Tuesday, 27 July 2021

Zoom G5n vs Boss ME-80 guitar multi-effects comparison

This will be probably of no interest to my regular readers, but just in case anybody Googles this looking for a comparison, the Zoom is infinitely better than the Boss. I bought the Boss first (about £250) and was not happy with it, so I then bought a Zoom (also about £250) and that thing is a joy.

The Zoom distortions and amp simulators sound awesome, unlike the Boss ones which simply aren't very good at all. The other effects are probably not that much different, all in all a bit better on the Zoom (although there are too many of them).

The Zoom is also easier to use (you don't really need the manual), it has far more user defined patches, you can see what you've saved etc. Sure, I have a couple of niggles with the Zoom (like scrolling through hundreds of options by hand with no 'fast forward' button), nothing is perfect, but there is no question about which one to buy.

Wednesday, 21 July 2021

Killer Arguments Against LVT, Not (488)

Somebody emailed his KLNs to the Labour Land Campaign:

1. A couple of teachers save up for 10 years and buy a flat in London for £400k, with £300k mortgage. They want to live in it for 5 years and then move to a larger £600k property to start a family. LVT is introduced and within a year their flat is now worth £300k.

Although they have lost their deposit it doesn't matter because they are paying down the mortgage by £5k each year and also continue to save £10k per year. So after 5 years they have built up equity of £75k. The house they want to buy is now worth say £450k (rather than £600k).

So now they need a mortgage of £375k, whereas without LVT, they would have £175k equity so would need a mortgage of £425k. They are better off with LVT in place, as long as they can wait 5 years before buying. No need for compensation.

Agreed, but that was just his first example as background, here's the actual KLN:

2. The only people that might lose out significantly are those who bought within a year or two of the LVT coming in, on a 2-year mortgage deal, and get bumped onto a variable rate because they can't remortgage.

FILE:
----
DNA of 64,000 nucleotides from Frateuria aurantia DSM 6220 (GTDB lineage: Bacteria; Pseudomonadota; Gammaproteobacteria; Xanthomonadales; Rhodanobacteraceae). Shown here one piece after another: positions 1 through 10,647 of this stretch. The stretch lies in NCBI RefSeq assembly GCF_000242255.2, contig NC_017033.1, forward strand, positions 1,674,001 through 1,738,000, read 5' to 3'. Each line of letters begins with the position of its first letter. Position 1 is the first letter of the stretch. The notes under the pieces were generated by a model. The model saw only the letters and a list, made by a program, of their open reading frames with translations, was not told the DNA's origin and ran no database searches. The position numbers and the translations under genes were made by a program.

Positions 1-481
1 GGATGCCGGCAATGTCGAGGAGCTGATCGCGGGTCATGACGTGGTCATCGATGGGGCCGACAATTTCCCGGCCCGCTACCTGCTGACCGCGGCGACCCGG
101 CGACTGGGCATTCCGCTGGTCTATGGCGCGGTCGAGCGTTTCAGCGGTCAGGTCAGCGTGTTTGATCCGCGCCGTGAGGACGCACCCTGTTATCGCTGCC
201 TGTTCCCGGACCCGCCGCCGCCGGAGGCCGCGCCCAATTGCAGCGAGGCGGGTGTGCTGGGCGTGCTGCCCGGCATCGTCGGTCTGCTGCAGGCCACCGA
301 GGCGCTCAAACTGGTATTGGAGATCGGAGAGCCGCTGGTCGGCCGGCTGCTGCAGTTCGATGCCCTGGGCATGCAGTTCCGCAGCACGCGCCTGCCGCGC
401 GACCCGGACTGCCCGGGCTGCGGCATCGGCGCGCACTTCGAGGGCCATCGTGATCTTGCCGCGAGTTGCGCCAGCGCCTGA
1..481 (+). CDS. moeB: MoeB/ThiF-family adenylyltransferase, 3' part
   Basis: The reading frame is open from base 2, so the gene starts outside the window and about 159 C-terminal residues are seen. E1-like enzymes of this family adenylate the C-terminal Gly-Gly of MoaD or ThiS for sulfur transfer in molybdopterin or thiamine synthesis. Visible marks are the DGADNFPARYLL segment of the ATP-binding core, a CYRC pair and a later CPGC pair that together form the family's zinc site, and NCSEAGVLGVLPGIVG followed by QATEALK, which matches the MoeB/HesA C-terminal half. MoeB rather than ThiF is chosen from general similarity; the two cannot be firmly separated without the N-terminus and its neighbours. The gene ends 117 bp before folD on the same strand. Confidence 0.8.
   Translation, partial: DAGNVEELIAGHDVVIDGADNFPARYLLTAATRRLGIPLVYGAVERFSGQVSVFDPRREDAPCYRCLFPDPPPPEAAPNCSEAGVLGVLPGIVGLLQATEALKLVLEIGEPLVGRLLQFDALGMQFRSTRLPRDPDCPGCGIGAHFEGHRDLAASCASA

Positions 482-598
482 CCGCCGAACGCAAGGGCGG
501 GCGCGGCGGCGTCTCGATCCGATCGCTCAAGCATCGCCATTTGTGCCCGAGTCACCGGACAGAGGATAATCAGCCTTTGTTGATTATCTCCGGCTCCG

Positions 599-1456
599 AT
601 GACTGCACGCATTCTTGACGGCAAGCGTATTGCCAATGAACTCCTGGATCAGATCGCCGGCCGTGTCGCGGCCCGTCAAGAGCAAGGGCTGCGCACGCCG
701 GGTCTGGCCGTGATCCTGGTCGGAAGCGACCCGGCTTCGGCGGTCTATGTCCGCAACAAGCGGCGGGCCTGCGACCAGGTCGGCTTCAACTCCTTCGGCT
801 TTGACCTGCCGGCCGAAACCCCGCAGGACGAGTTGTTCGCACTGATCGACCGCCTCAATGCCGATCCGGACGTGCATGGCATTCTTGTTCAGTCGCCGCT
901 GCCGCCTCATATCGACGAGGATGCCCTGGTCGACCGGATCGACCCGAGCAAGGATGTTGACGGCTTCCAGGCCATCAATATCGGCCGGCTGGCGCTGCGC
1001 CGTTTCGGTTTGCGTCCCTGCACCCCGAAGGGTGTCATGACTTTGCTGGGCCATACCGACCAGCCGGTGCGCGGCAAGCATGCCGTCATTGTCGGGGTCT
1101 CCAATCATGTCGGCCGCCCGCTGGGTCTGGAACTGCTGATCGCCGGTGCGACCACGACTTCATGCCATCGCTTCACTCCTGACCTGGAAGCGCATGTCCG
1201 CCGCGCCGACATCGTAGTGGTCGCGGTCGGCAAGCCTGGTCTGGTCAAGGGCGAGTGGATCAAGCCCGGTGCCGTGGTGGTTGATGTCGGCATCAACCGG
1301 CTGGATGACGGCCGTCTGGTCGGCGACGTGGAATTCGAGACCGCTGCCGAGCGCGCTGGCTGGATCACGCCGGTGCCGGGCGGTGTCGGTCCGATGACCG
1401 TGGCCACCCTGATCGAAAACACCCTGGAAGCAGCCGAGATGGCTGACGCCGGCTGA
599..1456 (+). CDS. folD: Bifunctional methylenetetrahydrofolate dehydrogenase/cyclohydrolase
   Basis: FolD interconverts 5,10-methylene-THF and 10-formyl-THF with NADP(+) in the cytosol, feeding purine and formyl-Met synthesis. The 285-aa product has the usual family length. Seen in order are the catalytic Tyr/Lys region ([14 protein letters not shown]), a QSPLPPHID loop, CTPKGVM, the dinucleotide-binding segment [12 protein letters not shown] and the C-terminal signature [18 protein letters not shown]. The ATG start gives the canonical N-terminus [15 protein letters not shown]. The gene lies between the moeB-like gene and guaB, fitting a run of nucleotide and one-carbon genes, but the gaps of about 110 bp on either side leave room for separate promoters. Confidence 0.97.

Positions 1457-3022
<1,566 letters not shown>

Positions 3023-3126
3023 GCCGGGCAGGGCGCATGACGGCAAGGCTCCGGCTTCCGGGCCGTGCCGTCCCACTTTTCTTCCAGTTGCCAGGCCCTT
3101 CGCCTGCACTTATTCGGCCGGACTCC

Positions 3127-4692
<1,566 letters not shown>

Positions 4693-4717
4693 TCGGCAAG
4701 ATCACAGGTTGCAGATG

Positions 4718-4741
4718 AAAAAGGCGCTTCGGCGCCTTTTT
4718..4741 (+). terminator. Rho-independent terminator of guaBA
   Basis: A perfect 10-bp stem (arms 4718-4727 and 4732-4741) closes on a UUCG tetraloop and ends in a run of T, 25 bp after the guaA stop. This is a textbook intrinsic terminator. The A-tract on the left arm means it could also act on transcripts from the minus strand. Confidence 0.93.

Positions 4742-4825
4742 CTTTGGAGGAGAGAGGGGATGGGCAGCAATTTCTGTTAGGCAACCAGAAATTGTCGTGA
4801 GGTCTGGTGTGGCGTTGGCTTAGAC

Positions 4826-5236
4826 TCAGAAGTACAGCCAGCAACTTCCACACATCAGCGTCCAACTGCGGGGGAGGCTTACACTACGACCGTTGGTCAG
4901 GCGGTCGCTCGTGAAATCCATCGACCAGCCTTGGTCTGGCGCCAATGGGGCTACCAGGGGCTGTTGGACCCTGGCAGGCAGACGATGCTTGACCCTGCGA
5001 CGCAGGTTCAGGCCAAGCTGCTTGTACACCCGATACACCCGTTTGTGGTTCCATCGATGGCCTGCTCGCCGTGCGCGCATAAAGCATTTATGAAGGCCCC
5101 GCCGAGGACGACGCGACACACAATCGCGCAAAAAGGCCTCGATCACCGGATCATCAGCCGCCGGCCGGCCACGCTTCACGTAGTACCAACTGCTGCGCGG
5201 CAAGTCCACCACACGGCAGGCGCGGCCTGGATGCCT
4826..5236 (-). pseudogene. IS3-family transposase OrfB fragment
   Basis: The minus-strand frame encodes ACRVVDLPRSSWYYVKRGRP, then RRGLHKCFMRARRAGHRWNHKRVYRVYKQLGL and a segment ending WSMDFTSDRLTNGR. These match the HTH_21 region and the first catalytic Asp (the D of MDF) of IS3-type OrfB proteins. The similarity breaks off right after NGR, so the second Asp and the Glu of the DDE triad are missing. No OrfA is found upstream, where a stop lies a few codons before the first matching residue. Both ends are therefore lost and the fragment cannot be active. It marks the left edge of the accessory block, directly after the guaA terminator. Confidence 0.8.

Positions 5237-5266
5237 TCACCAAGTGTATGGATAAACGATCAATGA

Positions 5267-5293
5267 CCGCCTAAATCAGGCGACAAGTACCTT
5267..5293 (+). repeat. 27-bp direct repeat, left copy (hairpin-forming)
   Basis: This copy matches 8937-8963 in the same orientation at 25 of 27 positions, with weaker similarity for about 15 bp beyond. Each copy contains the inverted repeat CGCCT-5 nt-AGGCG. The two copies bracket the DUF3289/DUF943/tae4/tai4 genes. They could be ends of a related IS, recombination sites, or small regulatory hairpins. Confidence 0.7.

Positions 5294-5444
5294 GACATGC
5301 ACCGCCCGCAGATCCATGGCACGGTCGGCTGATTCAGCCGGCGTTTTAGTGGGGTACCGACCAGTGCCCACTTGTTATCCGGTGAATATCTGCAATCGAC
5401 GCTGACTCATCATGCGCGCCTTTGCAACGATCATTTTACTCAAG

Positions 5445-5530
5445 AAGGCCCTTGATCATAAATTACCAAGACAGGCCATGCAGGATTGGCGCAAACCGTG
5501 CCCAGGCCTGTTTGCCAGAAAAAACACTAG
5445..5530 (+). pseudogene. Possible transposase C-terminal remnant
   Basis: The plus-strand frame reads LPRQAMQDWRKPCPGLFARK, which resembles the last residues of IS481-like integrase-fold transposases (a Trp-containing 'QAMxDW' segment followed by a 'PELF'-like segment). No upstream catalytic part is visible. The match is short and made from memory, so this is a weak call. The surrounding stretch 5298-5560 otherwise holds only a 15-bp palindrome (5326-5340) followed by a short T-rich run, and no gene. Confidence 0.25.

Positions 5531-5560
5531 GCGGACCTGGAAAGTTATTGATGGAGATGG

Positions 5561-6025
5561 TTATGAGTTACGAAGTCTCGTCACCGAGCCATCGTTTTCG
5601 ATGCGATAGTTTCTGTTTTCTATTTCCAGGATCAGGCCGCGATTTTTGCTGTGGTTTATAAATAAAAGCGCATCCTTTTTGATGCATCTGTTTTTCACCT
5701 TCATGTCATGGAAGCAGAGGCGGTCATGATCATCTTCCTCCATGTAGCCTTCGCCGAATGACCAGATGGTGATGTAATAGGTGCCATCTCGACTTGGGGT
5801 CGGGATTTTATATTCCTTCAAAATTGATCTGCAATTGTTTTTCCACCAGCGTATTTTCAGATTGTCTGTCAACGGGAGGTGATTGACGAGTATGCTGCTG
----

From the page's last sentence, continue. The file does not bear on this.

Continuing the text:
They might then no longer be able to save sufficiently to build up much equity at all within 5 years. And would be stuck in housing that is too small through no fault of their own. But most would eventually be able to save their way out of it.

My reply:

The whole negative equity thing is all a red herring.

"The only people that might lose out significantly are those who bought within a year or two of the LVT coming in"

Some points to note:

1. Trading up will still be cheaper and overall mortgage payments will be lower.
2. If LVT just replaces existing taxes on land and buildings (council tax, SDLT, inheritance tax) then their tax bill - and house prices - won't change much. They pay a bit more in LVT than they did Council Tax but save as much again in SDLT when trading up.
3. IF LVT goes further and replaces the really damaging taxes like VAT and National insurance, then they will be better off every year, so they can save up, pay off the mortgage, enjoy life a bit more, whatever.
4. If LVT goes further... then there's no reason to assume that house prices will fall much. The extra net disposable income (VAT and NIC take about one-third of your earnings) will largely go into rent and house prices, so it cancels out.
5. Even assuming house prices fall and some people are in nequity, don't forget that the principal mortgage amount is just a number.
Let's say you have a £100,000 mortgage @ 3% interest, 15 years left to pay.
That means annual payments £8,400 = total payments £126,000 over 15 years.
That's what the bank cares about - the £126,000.
So the bank just replaces the £100,000 @ 3% mortgage with (say) a £75,000 mortgage @ 7.4%. Or a £60,000 mortgage @ 11%.
All those mortgages have the same annual payments of £8,400 for 15 years.
Your payments don't change, you are unaffected (and have more disposable income) and there is no nequity any more.

No problem that I can see.

Friday, 16 July 2021

Re plummeting vaccination rates - maybe it does make sense

I had been puzzled/disappointed by the rapid decline in daily vaccinations, from peak 600,000 down to less than 200,000 now.

Actually it does sort of make sense - if you overlay the charts for first and second jabs, offset by three months you get a good match.